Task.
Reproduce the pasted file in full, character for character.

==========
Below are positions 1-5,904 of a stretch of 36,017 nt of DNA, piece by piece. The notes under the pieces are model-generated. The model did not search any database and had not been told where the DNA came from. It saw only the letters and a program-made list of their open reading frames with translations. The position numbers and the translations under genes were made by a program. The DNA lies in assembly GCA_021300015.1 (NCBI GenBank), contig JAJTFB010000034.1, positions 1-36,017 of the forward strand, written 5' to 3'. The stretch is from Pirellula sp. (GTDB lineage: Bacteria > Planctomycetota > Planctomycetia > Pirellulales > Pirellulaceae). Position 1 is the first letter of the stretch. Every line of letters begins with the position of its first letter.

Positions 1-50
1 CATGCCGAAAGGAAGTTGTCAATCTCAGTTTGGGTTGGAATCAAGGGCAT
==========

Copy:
Below are positions 1-5,904 of a stretch of 36,017 nt of DNA, piece by piece. The notes under the pieces are model-generated. The model did not search any database and had not been told where the DNA came from. It saw only the letters and a program-made list of their open reading frames with translations. The position numbers and the translations under genes were made by a program. The DNA lies in assembly GCA_021300015.1 (NCBI GenBank), contig JAJTFB010000034.1, positions 1-36,017 of the forward strand, written 5' to 3'. The stretch is from Pirellula sp. (GTDB lineage: Bacteria > Planctomycetota > Planctomycetia > Pirellulales > Pirellulaceae). Position 1 is the first letter of the stretch. Every line of letters begins with the position of its first letter.

Positions 1-50
1 CATGCCGAAAGGAAGTTGTCAATCTCAGTTTGGGTTGGAATCAAGGGCAT